Now, CRS leads the Joint Emergency Operation Plan, a consortium of international aid organizations that helps keep hungry people alive when crops fail. More than 1 million Ethiopians currently depend on food distributed by JEOP through partners such as the Vicariate Apostolic of Meki.

Beyond that, private donations have enabled CRS to buy three drilling rigs, which we have given to the Ethiopian Catholic Secretariat. The rigs have traveled throughout the country to drill boreholes that sometimes must go 1,000 feet deep to hit water.

Because of this work, people who used to get water from ponds that appeared after rains, or who had to walk miles to rivers, are now able to access it easily.

"For some, this water was a miracle," says Father Temesgen. "You see a 75-year-old person and show him how to open the tap. He has never gotten water that way."

But it is not just a matter of drilling a well and driving away. Before the drilling begins, local committees form. In conjunction with trained hydrologists, they decide on the location of the borehole to ensure ease of access for all and sensitivity to local cultural issues. These local committees receive training on maintaining the well and its equipment. They agree to take on that responsibility, figuring out how much to charge local residents to pay for the upkeep and the fuel to run the generator, which powers the pump.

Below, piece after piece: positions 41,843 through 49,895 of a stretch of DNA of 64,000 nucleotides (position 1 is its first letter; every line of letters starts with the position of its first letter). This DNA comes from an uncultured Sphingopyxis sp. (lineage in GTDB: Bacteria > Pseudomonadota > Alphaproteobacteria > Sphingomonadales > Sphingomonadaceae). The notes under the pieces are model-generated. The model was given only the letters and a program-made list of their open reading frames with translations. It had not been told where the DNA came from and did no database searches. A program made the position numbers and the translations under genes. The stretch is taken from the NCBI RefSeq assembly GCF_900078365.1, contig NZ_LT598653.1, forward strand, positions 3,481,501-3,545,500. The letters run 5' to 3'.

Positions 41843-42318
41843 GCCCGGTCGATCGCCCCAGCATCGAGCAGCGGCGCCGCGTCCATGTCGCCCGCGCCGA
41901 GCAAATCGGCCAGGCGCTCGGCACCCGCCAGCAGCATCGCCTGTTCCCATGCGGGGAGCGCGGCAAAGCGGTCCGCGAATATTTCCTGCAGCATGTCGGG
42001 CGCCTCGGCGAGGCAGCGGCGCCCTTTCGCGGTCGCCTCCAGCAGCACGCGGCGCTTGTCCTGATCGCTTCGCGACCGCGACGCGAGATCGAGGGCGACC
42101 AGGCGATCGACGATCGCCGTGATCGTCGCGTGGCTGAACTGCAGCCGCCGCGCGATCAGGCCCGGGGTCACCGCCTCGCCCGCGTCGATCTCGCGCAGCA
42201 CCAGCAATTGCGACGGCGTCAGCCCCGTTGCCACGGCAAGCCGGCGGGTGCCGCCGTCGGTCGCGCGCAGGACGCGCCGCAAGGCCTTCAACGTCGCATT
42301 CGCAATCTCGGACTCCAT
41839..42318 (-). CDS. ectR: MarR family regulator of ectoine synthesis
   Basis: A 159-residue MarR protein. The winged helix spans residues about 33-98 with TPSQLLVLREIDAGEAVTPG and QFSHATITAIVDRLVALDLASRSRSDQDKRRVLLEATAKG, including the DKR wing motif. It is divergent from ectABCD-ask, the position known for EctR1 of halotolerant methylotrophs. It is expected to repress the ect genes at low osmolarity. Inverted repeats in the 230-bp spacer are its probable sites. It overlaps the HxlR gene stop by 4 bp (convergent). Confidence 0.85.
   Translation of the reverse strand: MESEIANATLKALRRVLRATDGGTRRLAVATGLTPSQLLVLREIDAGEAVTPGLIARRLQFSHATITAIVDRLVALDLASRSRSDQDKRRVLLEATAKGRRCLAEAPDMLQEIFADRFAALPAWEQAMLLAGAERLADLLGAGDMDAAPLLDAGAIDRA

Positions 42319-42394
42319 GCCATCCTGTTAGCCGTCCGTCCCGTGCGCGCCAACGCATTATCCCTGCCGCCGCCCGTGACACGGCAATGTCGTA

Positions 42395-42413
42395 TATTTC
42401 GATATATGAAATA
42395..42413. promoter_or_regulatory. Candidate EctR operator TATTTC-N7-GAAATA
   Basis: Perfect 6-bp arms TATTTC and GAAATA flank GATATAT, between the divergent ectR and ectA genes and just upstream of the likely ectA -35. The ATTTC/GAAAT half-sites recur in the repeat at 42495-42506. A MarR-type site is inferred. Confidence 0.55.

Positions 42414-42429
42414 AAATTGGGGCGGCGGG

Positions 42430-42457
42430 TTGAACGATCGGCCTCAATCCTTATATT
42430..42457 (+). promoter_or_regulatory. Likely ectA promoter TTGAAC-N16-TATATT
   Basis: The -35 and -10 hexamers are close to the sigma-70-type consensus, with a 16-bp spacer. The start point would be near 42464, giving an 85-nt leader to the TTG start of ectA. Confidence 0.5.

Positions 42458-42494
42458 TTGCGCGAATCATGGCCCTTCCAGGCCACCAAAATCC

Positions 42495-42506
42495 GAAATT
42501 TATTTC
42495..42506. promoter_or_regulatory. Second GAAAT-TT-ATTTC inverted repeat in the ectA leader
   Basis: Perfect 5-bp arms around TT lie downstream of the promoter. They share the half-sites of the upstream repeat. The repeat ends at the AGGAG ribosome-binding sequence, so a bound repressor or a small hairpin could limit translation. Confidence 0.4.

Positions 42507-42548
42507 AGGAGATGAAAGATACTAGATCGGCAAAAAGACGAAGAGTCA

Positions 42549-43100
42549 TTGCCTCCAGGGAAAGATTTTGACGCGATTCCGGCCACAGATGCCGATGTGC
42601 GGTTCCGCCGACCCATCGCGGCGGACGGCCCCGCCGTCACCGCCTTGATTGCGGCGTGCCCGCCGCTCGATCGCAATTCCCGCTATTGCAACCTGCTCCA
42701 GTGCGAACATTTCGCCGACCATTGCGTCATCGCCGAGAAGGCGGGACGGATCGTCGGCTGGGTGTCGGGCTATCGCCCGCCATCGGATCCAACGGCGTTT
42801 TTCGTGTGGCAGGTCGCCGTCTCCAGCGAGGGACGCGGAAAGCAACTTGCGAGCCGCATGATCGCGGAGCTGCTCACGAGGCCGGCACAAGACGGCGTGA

Some water in Ethiopia, particularly in the Rift Valley where Meki is located, emerges from deep underground pools with dangerously high levels of fluoride. Bekele Abaire, CRS' water and sanitation program manager in Ethiopia, was instrumental in designing a system to reduce that fluoride using easily obtained chemicals. Local committees run and maintain such systems.

Abundant water does not provide good health on its own. It must be accompanied by education about hygiene, simple lessons that people who grew up drinking from dirty ponds never had an opportunity to learn. Many of the water systems built with CRS support include bathing and clothes-washing systems, and troughs for livestock.

Working through partners such as the Vicariate Apostolic of Meki, CRS helps provide such education. And almost all of it goes to non-Catholics. Bishop Desta says there are only about 25,000 Catholics out of a population of 7 million in his apostolic vicariate. Most are Ethiopian Orthodox or Muslim.

But when the school in his vicariate opens each fall, "we have to take our phone off the hook, so many people call to try to get their children in," he says. "We cannot walk down the street, so many people stop us."

"We believe in integral human development," Bishop Desta says. "That does not mean just Catholic or Christian development. We teach the human, the person. Really, the spirit is what's important. We all need to be equal. When Catholic Relief Services came, they came with an integral human development approach. So we fit very well together."

Michael Hill is CRS' senior communications manager. He is based in Baltimore, Maryland.